Cambodian filmmaker uses fiction to teach facts about Khmer Rouge
One Cambodian filmmaker thought a popular film about the Khmer Rouge regime might reach a wider audience than the numerous documentaries and tomes that exist on the subject.
Phnom Penh, Cambodia
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Chhay Bora had never been to film school, but his first movie, “Lost Loves,” made a Cambodian-American girl cry and an official from the Ministry of Culture collapse as he walked back to his seat after the screening.
The first feature film about the Khmer Rouge by a Cambodian director and actors in more than 20 years tells the story of the film director’s mother-in-law, who lost her husband, brother, father, and three children during the regime.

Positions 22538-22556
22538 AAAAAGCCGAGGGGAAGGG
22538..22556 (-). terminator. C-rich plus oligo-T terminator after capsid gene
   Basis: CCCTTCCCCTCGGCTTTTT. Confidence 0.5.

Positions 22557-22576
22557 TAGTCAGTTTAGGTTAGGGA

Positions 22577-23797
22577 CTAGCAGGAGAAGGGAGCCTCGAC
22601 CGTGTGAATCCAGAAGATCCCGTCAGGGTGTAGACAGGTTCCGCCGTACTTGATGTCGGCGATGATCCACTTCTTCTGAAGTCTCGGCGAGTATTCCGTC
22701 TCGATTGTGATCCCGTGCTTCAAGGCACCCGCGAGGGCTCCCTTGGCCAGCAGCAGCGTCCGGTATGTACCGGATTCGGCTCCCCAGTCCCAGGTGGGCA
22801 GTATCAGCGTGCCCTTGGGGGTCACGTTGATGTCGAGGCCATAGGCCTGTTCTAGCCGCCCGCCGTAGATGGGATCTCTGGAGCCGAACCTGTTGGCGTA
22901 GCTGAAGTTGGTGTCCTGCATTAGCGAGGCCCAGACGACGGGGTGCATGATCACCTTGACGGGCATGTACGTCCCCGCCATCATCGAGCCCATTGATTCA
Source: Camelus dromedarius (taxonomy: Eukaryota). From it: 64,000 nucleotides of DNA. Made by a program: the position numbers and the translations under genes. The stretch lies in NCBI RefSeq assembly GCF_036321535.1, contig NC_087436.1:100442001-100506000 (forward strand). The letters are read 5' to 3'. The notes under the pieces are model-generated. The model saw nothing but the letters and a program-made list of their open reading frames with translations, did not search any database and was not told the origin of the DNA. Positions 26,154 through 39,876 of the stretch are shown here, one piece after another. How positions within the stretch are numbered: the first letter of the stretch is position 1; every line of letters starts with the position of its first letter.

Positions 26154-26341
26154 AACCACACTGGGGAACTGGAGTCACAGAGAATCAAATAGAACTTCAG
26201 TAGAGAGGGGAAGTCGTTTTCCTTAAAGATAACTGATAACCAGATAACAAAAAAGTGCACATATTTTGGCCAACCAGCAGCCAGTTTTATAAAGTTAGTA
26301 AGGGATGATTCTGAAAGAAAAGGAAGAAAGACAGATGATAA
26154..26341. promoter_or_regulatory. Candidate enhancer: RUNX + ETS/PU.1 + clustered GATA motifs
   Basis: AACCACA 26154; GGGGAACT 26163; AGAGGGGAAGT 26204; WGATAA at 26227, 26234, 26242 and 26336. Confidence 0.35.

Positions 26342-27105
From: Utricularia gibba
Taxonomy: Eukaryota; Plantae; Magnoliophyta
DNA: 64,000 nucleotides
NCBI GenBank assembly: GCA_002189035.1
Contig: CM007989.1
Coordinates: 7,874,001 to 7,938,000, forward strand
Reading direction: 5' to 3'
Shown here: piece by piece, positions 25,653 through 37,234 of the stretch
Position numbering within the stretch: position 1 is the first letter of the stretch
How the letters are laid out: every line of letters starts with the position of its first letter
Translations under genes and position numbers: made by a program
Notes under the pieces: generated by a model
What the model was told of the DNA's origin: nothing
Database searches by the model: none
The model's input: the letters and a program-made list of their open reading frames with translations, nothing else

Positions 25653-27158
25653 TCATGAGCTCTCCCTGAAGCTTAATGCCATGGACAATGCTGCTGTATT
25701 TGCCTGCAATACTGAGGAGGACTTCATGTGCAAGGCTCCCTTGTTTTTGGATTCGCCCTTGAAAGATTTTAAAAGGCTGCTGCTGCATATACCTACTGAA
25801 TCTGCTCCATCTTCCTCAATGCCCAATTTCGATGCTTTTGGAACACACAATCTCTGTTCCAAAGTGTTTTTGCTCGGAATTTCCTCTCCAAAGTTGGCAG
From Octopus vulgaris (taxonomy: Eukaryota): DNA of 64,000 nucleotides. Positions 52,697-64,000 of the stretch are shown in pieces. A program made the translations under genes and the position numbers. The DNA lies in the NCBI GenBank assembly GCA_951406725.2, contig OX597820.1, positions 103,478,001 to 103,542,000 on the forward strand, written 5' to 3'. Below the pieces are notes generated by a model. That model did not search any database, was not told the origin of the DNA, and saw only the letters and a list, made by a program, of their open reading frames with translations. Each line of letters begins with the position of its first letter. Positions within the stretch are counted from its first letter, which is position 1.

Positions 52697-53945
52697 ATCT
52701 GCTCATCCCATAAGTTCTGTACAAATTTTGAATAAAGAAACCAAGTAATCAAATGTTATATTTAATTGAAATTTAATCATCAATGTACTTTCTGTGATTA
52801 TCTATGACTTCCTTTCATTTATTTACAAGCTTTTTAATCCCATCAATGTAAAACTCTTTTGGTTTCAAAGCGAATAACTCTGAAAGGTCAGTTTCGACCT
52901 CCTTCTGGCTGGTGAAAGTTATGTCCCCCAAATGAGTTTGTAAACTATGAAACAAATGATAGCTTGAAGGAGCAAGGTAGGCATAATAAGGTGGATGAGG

Mr. Bora said he made the feature for young Cambodians who don’t read foreign books or watch documentaries – and some of whom doubt the killings and starvation took place.
“Cambodian-Americans and French Cambodians write a lot of books and produce a lot of documentaries, but those films don’t really have an impact among Cambodian people,” he said. “Documentaries don’t seem real when people watch them; they cannot imagine what [it was really] like.”
Bong Chanraingsey, an 18-year-old student, held back tears after a screening at the National University of Management in Phnom Penh. “If I didn’t watch it, I wouldn’t believe that it’s a true story that happened in Cambodia,” he said.
“Lost Loves” is the second film about the Khmer Rouge by a Cambodian director to come out in the past year (following the documentary “Enemies of the People”). “ ‘Lost Loves’ [tells the story of] one of the victims, who can present all of us to the world,” says Bora, who hopes to bring his movie to the United States.